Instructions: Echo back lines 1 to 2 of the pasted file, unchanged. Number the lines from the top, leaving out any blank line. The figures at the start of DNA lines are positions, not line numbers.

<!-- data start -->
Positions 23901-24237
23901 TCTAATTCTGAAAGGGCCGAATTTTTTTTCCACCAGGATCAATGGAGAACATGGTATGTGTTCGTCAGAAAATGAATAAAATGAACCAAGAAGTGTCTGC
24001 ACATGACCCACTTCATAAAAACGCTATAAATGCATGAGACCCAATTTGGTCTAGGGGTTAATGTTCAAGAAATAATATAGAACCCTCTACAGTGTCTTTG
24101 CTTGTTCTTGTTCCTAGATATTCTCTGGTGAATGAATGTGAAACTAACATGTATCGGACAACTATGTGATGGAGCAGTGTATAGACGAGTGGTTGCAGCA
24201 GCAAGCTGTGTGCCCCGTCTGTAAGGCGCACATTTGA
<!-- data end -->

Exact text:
Positions 23901-24237
23901 TCTAATTCTGAAAGGGCCGAATTTTTTTTCCACCAGGATCAATGGAGAACATGGTATGTGTTCGTCAGAAAATGAATAAAATGAACCAAGAAGTGTCTGC